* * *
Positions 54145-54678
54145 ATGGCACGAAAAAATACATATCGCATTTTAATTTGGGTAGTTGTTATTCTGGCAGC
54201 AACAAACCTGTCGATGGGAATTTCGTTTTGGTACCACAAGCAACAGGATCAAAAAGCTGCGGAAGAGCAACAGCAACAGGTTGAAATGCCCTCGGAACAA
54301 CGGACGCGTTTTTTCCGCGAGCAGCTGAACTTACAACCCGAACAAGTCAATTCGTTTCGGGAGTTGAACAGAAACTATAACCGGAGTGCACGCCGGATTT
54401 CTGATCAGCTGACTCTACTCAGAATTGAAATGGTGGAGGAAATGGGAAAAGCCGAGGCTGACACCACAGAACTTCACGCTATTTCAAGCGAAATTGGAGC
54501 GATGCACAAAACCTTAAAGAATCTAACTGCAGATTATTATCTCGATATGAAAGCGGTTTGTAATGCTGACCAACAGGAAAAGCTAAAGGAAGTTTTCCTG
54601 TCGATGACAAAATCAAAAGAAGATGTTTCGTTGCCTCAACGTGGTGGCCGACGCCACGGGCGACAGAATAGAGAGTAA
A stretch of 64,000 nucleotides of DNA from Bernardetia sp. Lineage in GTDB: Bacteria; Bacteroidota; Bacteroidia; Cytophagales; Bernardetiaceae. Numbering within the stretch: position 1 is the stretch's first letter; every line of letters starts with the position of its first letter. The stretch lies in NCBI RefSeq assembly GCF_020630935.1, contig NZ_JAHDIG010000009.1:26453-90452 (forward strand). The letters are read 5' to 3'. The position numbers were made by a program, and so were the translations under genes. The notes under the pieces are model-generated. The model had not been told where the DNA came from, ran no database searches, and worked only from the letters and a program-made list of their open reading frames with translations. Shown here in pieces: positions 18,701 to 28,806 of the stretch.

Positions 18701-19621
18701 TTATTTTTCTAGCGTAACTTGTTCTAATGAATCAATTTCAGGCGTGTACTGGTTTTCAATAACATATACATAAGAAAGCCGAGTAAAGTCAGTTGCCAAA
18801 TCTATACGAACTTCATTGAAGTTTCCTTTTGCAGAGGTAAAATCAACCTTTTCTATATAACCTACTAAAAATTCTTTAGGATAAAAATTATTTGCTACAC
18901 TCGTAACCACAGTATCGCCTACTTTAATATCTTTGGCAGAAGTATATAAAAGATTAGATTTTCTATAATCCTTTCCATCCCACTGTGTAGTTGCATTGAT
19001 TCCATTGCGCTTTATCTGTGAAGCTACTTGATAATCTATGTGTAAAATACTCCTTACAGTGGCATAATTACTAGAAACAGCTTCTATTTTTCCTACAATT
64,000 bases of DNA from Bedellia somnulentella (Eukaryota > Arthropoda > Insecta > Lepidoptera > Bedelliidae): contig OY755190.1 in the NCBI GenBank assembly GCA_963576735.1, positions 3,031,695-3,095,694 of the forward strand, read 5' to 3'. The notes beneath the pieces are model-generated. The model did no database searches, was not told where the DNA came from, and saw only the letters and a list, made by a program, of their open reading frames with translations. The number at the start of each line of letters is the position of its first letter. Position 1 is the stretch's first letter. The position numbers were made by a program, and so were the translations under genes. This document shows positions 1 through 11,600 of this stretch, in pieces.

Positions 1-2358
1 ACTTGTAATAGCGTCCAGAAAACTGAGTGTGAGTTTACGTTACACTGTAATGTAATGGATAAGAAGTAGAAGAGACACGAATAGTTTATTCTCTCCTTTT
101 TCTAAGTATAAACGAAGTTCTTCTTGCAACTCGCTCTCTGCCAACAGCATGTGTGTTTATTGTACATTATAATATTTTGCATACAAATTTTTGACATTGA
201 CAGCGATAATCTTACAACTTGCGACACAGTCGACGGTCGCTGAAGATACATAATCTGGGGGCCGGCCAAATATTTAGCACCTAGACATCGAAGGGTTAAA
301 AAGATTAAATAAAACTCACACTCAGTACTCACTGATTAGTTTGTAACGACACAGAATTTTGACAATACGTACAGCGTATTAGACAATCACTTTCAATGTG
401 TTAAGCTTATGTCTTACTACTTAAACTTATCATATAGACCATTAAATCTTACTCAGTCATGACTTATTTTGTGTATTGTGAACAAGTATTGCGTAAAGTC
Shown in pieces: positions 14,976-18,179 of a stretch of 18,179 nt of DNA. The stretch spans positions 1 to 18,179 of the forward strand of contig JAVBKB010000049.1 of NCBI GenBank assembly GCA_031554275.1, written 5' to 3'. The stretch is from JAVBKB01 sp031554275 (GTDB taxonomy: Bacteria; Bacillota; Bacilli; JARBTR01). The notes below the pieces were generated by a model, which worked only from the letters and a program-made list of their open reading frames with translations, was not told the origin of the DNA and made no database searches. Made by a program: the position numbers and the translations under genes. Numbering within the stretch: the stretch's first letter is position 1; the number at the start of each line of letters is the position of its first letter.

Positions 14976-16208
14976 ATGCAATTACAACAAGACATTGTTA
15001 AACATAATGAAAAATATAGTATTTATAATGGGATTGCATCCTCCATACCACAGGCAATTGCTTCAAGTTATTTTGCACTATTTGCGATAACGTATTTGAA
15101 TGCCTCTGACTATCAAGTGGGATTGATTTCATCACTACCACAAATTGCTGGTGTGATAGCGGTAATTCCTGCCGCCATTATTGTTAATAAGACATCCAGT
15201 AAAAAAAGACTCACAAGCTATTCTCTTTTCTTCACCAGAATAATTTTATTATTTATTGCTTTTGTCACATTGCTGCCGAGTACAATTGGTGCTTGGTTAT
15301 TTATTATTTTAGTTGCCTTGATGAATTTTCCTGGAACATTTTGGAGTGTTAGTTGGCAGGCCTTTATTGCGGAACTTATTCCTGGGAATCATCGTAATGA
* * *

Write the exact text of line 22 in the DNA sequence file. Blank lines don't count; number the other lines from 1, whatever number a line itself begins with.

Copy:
Positions 14976-16208